ANOTHER COST: The VTA is disappointed that the industry is being asked to help pay for new biosecurity measures.
ANOTHER COST: The VTA is disappointed that the industry is being asked to help pay for new biosecurity measures.

Transport industry hit with biosecurity fee

HIGHER biosecurity charges for sea and air freight that take effect on January 1 are the latest in a litany of fee increases the transport industry faces, which will inevitably lead to higher consumer price at the till, according to the Victorian Transport Association.

Last week the Department of Agricultural confirmed its expansion of “cost-recovered import measures” that support Australia’s biosecurity system.

The expansion amounts to an effective 15 per cent increase in biosecurity charges sea and air freight operators will pay which, like most fees and charges, will inevitably be passed on through the supply chain to road and rail freight forwarders, and eventually consumers.

The revised cost recovery fees and charges include an increase to the Full Import Declaration charge air to $38; an increase to the Full Import Declaration charge sea to $49; arrival charge increases on vessels greater than or equal to 25 metres to $1054; and arrival charge increases on vessels less than 25 metres to $120.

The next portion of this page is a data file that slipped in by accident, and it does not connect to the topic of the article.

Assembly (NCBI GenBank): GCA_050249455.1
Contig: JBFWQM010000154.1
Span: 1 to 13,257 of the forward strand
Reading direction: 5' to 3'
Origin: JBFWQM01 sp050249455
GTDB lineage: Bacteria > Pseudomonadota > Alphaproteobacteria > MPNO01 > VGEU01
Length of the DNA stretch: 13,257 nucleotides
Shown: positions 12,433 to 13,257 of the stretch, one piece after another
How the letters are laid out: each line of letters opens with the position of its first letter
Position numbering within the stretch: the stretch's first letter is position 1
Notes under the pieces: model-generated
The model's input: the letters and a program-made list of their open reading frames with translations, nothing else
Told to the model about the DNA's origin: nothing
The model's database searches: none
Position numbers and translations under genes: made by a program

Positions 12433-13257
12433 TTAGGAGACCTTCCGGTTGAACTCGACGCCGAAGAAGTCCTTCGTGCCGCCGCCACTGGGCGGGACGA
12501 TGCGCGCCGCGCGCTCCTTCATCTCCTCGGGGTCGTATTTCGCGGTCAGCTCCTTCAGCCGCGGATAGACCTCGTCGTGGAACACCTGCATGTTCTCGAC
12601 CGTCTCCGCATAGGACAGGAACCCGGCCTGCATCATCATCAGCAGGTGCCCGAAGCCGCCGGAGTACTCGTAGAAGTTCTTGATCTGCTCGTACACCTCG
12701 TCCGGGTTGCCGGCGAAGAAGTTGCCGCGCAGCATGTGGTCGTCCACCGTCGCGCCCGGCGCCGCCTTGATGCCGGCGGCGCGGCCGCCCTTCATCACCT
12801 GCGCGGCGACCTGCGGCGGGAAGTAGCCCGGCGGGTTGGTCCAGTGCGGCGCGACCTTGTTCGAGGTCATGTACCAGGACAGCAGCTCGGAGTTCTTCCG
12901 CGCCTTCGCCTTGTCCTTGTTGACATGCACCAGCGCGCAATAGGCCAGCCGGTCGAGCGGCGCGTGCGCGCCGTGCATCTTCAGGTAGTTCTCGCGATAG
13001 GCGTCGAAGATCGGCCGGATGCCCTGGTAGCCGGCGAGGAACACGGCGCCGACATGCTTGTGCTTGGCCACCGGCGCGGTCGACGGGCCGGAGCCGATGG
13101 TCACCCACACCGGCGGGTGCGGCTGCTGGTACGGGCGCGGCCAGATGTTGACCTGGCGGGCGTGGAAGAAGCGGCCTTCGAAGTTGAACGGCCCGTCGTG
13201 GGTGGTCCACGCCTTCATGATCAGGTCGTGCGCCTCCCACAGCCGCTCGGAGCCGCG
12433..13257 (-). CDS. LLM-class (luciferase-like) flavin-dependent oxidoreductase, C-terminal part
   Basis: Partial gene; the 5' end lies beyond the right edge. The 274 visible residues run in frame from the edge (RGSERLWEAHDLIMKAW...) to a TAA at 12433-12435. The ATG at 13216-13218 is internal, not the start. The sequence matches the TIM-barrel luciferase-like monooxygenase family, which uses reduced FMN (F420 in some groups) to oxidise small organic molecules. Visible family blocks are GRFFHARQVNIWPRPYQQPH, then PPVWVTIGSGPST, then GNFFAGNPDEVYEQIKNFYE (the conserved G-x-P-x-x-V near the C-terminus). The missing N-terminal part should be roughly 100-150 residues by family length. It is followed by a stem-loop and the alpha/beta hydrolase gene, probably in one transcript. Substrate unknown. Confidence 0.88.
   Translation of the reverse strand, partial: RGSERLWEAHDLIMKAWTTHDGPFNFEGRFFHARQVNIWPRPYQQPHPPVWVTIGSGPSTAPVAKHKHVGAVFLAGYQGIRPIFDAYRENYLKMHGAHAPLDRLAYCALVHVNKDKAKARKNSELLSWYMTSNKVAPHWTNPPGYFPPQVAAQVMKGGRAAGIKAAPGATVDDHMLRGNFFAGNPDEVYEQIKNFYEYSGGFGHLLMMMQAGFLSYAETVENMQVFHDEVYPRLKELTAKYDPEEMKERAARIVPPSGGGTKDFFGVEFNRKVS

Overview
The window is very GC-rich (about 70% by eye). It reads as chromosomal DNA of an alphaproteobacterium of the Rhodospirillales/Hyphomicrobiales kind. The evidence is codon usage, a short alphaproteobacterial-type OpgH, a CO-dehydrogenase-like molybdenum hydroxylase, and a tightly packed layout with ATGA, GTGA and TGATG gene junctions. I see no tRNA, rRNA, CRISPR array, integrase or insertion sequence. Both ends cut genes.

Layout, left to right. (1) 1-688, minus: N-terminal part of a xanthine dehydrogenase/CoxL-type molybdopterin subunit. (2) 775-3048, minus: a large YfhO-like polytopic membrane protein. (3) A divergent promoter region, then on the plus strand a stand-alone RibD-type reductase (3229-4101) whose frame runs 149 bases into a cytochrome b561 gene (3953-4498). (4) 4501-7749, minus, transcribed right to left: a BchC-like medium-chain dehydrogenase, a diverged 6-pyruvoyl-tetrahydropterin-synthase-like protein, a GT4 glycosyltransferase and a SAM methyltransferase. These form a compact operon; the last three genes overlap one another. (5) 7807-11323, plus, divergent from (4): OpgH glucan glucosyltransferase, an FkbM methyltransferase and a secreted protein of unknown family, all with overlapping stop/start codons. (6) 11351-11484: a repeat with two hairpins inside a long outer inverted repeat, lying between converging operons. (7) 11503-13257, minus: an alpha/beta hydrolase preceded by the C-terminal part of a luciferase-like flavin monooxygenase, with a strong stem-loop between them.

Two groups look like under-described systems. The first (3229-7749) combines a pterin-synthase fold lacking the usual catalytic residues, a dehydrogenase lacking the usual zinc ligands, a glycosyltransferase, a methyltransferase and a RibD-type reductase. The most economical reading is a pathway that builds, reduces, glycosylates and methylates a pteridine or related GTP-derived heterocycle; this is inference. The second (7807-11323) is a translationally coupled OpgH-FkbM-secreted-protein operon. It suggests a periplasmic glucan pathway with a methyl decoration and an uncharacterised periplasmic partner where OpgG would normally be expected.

VTA CEO Peter Anderson said the higher fees, coming hot on the heels of an increase to infrastructure surcharges announced last week at Melbourne’s Webb Dock, is further evidence of the transport industry being beset by price hikes.

“It seems like rarely a week passes when statutory charges, fees and other costs transport operators have to pay aren’t increased, and typically exponentially higher than CPI,” Anderson said.

“We’ve seen stevedore infrastructure surcharges increase at the Port of Melbourne by over 4000 per cent and this latest increase in biosecurity charges will inevitably flow through the supply chain to road and rail freight forwarders, who we urge to pass it on to their customers, and eventually consumers.

“As we’ve long argued, transport operators cannot absorb higher supply chain costs because doing so makes it difficult to manage cash flow and stymies investment in people and equipment. Ultimately, costs will be passed on and consumers will pay more at the till if increases in fees and charges continue to be the new norm.”

Mr Anderson was also critical of the limited consultation by the Department with industry leading up to the announcement.

“It is disappointing that industry has been given only two weeks’ notice of these increases, and during the busiest time of the year for freight operators leading up to Christmas, severely limiting their ability to discuss the inevitable impacts higher prices will mean for their customers,” he said.